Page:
Browse Definitions:
Definition

DNS Security Extensions (DNSSEC)

DNS Security Extensions (DNSSEC) are a set of Internet Engineering Task Force (IETF) standards created to address vulnerabilities in the Domain Name System (DNS) and protect it from online threats. The purpose of DNSSEC is to increase the security of the Internet as a whole by addressing DNS security weaknesses. Essentially, DNSSEC adds authentication to DNS to make the system more secure.  

The Domain Name System manages Internet navigation by locating domain names and mapping them to IP addresses. DNS, as originally designed, has no means of determining whether domain name data comes from the authorized domain owner or has been forged. This security weakness leaves the system vulnerable to a number of attacks, such as DNS cache poisoning, for example. 

In a DNS cache poisoning attack, an intruder replaces a valid IP address cached in a DNS table with a rogue address. Requests for the valid address are redirected accordingly, and malware -- such as a worm, spyware or browser hijacker -- may be downloaded to the user's computer from the rogue location. DNSSEC employs cryptographic keys and digital signatures to ensure that lookup data is correct and that connections are to legitimate servers.

The core elements of DNSSEC were specified in three IETF Requests for Comments published in March 2005: RFC 4033 - DNS Security Introduction and Requirements, RFC 4034 - Resource Records for the DNS Security Extensions, and RFC 4035 - Protocol Modifications for the DNS Security Extensions.

DNSSEC implementation is somewhat complex and is on a voluntary basis. As a result, adoption has been slow. In the United States, the federal government has mandated DNSSEC implementation for government networks. The National Institute of Standards and Technology (NIST) and the General Services Administration (GSA) have implemented the standards within the top level dot.gov domain. However, most individual agencies have yet to meet the mandate for second-level domains.

DNSSEC is offered as a managed service; DNSSEC appliances that automate the process are also available from some  vendors.

This was last updated in January 2016

Continue Reading About DNS Security Extensions (DNSSEC)

Start the conversation

Send me notifications when other members comment.

By submitting you agree to receive email from TechTarget and its partners. If you reside outside of the United States, you consent to having your personal data transferred to and processed in the United States. Privacy

Please create a username to comment.

-ADS BY GOOGLE

Dateiendungen und Dateiformate

Gesponsert von:

SearchCompliance

  • PCAOB (Public Company Accounting Oversight Board)

    The Public Company Accounting Oversight Board (PCAOB) is a Congressionally-established nonprofit that assesses audits of public ...

  • cyborg anthropologist

    A cyborg anthropologist is an individual who studies the interaction between humans and technology, observing how technology can ...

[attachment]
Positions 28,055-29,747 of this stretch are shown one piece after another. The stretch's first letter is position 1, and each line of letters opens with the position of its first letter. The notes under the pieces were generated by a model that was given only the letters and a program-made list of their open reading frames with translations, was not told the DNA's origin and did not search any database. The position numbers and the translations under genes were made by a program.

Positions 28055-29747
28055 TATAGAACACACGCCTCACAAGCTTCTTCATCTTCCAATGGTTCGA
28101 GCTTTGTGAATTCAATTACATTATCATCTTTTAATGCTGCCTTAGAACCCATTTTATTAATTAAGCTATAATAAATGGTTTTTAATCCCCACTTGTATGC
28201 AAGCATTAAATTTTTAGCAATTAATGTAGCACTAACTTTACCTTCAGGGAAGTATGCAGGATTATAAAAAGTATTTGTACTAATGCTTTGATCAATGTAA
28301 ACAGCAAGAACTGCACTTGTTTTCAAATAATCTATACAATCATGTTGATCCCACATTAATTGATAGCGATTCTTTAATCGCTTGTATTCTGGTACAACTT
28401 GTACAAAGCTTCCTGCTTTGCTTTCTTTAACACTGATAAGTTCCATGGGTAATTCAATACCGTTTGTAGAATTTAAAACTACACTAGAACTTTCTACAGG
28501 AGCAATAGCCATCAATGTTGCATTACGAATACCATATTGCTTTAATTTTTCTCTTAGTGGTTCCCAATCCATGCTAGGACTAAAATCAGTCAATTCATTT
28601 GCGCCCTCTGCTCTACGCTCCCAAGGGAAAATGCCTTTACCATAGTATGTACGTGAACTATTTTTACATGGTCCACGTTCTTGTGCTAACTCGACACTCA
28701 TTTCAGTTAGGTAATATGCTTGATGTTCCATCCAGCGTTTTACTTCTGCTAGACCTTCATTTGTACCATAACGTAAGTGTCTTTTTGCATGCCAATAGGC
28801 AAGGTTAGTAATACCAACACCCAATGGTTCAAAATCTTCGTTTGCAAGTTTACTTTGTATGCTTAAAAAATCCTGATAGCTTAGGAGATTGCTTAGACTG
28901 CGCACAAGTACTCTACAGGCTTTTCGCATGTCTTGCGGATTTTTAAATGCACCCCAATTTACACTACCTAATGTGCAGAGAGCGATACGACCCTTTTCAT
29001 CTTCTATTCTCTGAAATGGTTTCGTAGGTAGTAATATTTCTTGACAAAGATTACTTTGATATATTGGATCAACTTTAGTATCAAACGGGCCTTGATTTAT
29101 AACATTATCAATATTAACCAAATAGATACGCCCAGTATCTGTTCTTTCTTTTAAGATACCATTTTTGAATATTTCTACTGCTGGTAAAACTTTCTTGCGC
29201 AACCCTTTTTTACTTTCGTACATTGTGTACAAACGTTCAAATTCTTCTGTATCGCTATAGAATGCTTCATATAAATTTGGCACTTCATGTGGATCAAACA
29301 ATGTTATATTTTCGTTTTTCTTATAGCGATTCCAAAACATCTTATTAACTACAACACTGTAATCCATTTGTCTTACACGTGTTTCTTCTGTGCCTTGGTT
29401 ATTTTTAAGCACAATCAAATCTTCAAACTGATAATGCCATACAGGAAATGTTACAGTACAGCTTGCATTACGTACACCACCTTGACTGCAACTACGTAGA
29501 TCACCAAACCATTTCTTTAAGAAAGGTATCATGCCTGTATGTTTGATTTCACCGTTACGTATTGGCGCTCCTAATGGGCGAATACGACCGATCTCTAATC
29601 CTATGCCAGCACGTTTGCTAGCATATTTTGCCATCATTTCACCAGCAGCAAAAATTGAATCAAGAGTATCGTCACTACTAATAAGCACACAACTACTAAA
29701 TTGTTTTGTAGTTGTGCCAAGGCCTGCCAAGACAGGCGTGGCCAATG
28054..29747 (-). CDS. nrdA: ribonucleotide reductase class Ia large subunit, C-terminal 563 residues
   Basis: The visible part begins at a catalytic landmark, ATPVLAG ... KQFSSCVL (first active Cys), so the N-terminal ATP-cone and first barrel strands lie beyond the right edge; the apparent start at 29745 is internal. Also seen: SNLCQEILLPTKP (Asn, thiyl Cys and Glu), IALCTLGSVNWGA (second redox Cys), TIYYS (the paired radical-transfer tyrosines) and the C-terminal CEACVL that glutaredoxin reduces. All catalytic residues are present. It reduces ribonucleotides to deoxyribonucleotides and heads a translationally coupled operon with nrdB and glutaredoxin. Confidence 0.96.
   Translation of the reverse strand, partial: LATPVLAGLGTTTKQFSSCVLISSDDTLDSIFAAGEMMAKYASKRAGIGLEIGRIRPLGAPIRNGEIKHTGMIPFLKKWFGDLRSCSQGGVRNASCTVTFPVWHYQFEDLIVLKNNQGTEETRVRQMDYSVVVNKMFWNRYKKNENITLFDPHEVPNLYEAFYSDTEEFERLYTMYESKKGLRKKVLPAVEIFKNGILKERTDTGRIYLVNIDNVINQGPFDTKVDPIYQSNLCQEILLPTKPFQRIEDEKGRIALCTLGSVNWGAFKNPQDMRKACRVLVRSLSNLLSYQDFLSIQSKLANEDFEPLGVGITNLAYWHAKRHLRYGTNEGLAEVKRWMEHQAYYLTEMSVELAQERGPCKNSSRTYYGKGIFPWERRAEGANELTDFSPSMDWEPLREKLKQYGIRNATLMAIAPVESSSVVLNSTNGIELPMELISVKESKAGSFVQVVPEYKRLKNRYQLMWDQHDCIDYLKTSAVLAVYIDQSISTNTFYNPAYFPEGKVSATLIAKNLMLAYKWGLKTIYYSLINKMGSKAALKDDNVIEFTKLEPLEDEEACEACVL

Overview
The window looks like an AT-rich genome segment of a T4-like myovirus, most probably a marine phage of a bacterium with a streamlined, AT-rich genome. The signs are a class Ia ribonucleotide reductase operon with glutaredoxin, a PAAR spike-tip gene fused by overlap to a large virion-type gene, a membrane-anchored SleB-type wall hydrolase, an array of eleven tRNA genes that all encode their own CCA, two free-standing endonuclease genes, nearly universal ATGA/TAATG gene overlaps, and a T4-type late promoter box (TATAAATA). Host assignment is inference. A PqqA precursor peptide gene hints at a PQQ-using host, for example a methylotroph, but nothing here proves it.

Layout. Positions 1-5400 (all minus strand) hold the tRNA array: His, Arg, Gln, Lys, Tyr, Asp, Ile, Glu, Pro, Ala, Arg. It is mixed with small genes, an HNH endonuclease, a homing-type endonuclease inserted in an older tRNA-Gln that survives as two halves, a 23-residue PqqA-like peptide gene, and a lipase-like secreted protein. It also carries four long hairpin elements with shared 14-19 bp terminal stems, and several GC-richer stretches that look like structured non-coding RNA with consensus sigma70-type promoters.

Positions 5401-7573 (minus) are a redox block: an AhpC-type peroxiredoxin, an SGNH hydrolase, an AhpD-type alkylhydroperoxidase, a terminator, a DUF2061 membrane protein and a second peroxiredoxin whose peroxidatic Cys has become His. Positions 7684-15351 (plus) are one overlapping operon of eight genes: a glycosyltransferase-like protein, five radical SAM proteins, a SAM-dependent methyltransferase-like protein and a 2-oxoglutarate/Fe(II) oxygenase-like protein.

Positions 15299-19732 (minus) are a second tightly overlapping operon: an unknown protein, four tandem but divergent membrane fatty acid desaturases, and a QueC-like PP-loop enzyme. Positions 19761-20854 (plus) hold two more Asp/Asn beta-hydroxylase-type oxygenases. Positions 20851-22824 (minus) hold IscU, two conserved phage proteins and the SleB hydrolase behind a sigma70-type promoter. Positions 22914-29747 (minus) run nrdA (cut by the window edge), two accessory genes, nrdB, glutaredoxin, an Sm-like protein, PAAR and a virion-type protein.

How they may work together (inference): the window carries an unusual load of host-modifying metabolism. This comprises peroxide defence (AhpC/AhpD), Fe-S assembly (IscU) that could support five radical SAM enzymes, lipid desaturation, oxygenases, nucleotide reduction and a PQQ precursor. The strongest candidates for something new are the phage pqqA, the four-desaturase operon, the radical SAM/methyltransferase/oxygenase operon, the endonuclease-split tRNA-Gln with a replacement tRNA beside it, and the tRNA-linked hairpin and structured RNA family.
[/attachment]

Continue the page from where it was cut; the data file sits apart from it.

• RegTech

    RegTech, or regulatory technology, is a term used to describe technology that is used to help streamline the process of ...

SearchSecurity

  • Advanced Encryption Standard (AES)

    The Advanced Encryption Standard, or AES, is a symmetric block cipher used by the U.S. government to protect classified ...

  • identity theft

    Identity theft, also known as identity fraud, is a crime in which an imposter obtains key pieces of personally identifiable ...

  • spear phishing

    Spear phishing is an email-spoofing attack that targets a specific organization or individual, seeking unauthorized access to ...

SearchHealthIT

SearchDisasterRecovery

  • call tree

    A call tree -- sometimes referred to as a phone tree -- is a telecommunications chain for notifying specific individuals of an ...

  • mass notification system (MNS)

    A mass notification system is a platform that sends one-way messages to inform employees and the public of an emergency.

  • disaster recovery as a service (DRaaS)

    One approach to a strong disaster recovery plan is DRaaS, where companies offload data replication and restoration ...

SearchStorage

  • CIFS (Common Internet File System)

    CIFS (Common Internet File System) is a protocol that gained popularity around the year 2000, as vendors worked to establish an ...

  • GlusterFS (Gluster File System)

    GlusterFS (Gluster File System) is an open source distributed file system that can scale out in building-block fashion to store ...

  • virtual memory

    Virtual memory is a memory management capability of an OS that allows a computer to compensate for physical memory shortages by ...

SearchSolidStateStorage

  • Tier 0

    Tier 0 (tier zero) is a level of data storage that is faster, and perhaps more expensive, than any other level in the storage ...

  • PCIe SSD (PCIe solid-state drive)

    A PCIe SSD (PCIe solid-state drive) is a high-speed expansion card that attaches a computer to its peripherals.

  • SSD caching

    SSD caching, also known as flash caching, is the temporary storage of data on NAND flash memory chips in a solid-state drive so ...

SearchCloudStorage

  • RESTful API

    A RESTful application program interface breaks down a transaction to create a series of small modules, each of which addresses an...

  • cloud storage infrastructure

    Cloud storage infrastructure is the hardware and software framework that supports the computing requirements of a private or ...

  • Zadara VPSA and ZIOS

    Zadara Storage provides block, file or object storage with varying levels of compute and capacity through its ZIOS and VPSA ...

Close